The opinion of the court was delivered by: Gilbert, District Judge
Petitioner, currently incarcerated in the Jackson County Jail, brings this habeas corpus action pursuant to 28 U.S.C. § 2254 to challenge the constitutionality of his confinement. Petitioner also seeks leave to proceed in forma pauperis (Doc. 3) pursuant to 28 U.S.C. § 1915.
Leave to proceed in forma pauperis (Doc. 3) is GRANTED.
Rule 4 of the Rules Governing Section 2254 Cases in United States District Courts provides that upon preliminary consideration by the district court judge, "[i]f it plainly appears from the face of the petition and any exhibits annexed to it that the petitioner is not entitled to relief in the district court, the judge shall make an order for its summary dismissal and cause the petitioner to be notified." After carefully reviewing the petition in the present case, the Court concludes that Petitioner is not entitled to relief, and the petition must be dismissed.
According to the petition, Petitioner has been convicted of - but has not yet been sentenced for - failing to register as a sex offender. The petition also states that Petitioner has filed an appeal with the state appellate court and that the appeal is "pending."*fn1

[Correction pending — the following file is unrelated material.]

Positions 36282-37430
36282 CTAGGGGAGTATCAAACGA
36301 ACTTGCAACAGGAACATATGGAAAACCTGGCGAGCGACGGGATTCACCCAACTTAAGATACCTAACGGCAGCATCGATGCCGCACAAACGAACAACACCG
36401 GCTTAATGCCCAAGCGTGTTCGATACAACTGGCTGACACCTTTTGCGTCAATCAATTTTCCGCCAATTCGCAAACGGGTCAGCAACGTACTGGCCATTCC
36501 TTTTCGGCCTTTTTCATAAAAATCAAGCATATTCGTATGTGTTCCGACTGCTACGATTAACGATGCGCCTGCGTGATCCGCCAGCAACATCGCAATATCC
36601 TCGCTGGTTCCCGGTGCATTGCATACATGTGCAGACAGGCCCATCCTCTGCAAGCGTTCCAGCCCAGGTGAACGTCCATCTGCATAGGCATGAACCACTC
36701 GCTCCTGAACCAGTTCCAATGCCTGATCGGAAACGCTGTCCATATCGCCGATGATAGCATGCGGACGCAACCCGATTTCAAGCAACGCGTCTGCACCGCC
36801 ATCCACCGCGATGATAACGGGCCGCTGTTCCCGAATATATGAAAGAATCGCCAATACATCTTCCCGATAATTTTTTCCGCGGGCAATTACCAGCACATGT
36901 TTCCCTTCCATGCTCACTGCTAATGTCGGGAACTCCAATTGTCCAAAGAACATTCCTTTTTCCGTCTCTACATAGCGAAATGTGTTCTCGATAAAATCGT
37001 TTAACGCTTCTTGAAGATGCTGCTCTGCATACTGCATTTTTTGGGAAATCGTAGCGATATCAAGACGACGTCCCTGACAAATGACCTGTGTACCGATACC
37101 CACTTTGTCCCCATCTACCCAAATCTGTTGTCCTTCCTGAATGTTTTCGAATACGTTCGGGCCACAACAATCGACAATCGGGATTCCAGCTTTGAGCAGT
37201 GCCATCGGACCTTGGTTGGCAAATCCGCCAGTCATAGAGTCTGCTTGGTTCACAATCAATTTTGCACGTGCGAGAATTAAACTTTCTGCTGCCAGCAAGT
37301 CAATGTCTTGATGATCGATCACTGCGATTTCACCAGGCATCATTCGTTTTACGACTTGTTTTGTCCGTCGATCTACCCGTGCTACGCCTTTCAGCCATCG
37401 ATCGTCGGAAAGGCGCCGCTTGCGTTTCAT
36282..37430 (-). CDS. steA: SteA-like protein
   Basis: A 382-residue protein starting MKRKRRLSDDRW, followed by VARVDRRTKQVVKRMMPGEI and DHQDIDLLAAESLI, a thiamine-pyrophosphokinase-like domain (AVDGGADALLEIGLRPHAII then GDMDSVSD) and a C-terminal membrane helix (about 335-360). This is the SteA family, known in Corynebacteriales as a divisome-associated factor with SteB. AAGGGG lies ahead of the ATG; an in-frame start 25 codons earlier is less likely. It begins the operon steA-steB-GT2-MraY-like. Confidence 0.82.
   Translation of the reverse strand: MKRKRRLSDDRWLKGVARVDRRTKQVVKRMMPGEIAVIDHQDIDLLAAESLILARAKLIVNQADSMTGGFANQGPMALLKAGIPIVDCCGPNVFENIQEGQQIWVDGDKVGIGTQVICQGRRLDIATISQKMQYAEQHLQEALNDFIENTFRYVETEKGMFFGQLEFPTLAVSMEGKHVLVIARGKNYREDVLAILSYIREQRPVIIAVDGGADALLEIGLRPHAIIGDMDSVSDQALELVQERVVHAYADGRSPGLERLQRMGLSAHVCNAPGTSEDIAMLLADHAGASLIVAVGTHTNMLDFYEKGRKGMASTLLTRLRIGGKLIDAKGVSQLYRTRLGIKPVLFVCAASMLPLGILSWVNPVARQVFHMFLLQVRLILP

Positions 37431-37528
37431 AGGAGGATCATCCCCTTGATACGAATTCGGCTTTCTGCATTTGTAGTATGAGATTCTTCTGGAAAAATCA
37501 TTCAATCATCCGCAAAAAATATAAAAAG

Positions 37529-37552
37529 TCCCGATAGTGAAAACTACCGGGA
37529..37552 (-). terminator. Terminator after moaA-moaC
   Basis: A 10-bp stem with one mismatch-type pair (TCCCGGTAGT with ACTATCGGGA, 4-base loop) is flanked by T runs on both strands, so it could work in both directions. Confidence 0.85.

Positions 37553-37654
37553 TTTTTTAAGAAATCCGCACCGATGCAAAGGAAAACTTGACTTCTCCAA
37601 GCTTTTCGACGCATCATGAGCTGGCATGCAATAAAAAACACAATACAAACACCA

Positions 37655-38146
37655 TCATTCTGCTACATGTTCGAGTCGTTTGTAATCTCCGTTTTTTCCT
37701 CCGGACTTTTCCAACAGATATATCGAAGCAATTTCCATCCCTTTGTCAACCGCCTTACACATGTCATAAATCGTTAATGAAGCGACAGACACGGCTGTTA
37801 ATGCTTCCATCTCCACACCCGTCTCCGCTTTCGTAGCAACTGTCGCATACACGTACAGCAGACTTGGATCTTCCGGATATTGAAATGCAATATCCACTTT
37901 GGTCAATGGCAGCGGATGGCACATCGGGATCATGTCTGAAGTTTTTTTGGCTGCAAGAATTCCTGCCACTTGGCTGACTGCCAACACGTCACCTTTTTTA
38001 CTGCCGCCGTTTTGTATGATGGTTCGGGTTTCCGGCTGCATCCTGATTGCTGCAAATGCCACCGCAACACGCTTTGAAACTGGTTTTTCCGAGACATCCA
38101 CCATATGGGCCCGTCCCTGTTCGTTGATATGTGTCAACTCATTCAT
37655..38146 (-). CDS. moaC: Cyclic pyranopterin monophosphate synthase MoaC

As noted by the Seventh Circuit Court of Appeals,
A federal court cannot address the merits of constitutional claims brought in a petition for habeas corpus relief unless the state courts have had a full and fair opportunity to review them. . . .
Before considering a petition for habeas corpus on its merits, a district court must make two inquiries -- whether the petitioner exhausted all available state remedies and whether the petitioner raised all his claims during the course of the state proceedings. If the answer to either of these inquiries is "no," the petition is barred either for failure to exhaust state remedies or for a procedural default.
A federal habeas petitioner is required under 28 U.S.C. § 2254(b) to exhaust state remedies before a federal court will consider his claims. This rule reflects the policy of providing the state courts a full and fair opportunity to review the petitioner's claims through its own judicial processes before asserting federal review. Exhaustion is accomplished when claims have been presented to the highest state court for a ruling on the merits, or, when the claims could not be brought in state court because no remedies remain available at the time the federal petition is filed.
Farrell v. Lane, 939 F.2d 409, 410 (7th Cir. 1991). Accordingly, the instant petition for a writ of habeas corpus pursuant to 28 U.S.C. § 2254 is DISMISSED, without prejudice, because Petitioner has failed to exhaust his state remedies. All pending motions are DENIED as moot.
J. Phil Gilbert U. S. ...